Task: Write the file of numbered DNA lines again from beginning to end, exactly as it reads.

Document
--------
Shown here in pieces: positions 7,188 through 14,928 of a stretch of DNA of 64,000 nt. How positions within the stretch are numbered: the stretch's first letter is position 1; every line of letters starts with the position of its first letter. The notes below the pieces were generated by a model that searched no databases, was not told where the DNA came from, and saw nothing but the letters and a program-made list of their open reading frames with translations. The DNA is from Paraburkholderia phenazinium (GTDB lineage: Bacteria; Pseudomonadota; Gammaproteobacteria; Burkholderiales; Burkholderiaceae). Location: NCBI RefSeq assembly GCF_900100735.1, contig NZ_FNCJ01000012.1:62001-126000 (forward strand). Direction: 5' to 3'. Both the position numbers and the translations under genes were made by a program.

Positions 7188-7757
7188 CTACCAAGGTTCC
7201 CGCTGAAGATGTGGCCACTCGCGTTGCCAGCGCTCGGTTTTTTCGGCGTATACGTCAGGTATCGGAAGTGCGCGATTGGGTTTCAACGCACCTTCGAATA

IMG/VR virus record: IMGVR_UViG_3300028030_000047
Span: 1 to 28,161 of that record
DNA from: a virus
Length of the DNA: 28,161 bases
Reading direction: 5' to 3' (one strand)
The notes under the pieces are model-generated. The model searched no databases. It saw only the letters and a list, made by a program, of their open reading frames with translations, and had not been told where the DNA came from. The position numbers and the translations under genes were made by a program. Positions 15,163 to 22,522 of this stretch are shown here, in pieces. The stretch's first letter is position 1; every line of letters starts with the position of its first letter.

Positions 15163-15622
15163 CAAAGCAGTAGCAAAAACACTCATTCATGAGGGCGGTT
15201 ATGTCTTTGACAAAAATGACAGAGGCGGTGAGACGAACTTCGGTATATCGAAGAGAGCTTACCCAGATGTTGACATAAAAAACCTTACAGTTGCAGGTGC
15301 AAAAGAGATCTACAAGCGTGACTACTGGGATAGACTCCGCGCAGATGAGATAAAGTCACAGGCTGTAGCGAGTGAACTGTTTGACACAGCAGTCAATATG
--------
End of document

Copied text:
Shown here in pieces: positions 7,188 through 14,928 of a stretch of DNA of 64,000 nt. How positions within the stretch are numbered: the stretch's first letter is position 1; every line of letters starts with the position of its first letter. The notes below the pieces were generated by a model that searched no databases, was not told where the DNA came from, and saw nothing but the letters and a program-made list of their open reading frames with translations. The DNA is from Paraburkholderia phenazinium (GTDB lineage: Bacteria; Pseudomonadota; Gammaproteobacteria; Burkholderiales; Burkholderiaceae). Location: NCBI RefSeq assembly GCF_900100735.1, contig NZ_FNCJ01000012.1:62001-126000 (forward strand). Direction: 5' to 3'. Both the position numbers and the translations under genes were made by a program.

Positions 7188-7757
7188 CTACCAAGGTTCC
7201 CGCTGAAGATGTGGCCACTCGCGTTGCCAGCGCTCGGTTTTTTCGGCGTATACGTCAGGTATCGGAAGTGCGCGATTGGGTTTCAACGCACCTTCGAATA

IMG/VR virus record: IMGVR_UViG_3300028030_000047
Span: 1 to 28,161 of that record
DNA from: a virus
Length of the DNA: 28,161 bases
Reading direction: 5' to 3' (one strand)
The notes under the pieces are model-generated. The model searched no databases. It saw only the letters and a list, made by a program, of their open reading frames with translations, and had not been told where the DNA came from. The position numbers and the translations under genes were made by a program. Positions 15,163 to 22,522 of this stretch are shown here, in pieces. The stretch's first letter is position 1; every line of letters starts with the position of its first letter.

Positions 15163-15622
15163 CAAAGCAGTAGCAAAAACACTCATTCATGAGGGCGGTT
15201 ATGTCTTTGACAAAAATGACAGAGGCGGTGAGACGAACTTCGGTATATCGAAGAGAGCTTACCCAGATGTTGACATAAAAAACCTTACAGTTGCAGGTGC
15301 AAAAGAGATCTACAAGCGTGACTACTGGGATAGACTCCGCGCAGATGAGATAAAGTCACAGGCTGTAGCGAGTGAACTGTTTGACACAGCAGTCAATATG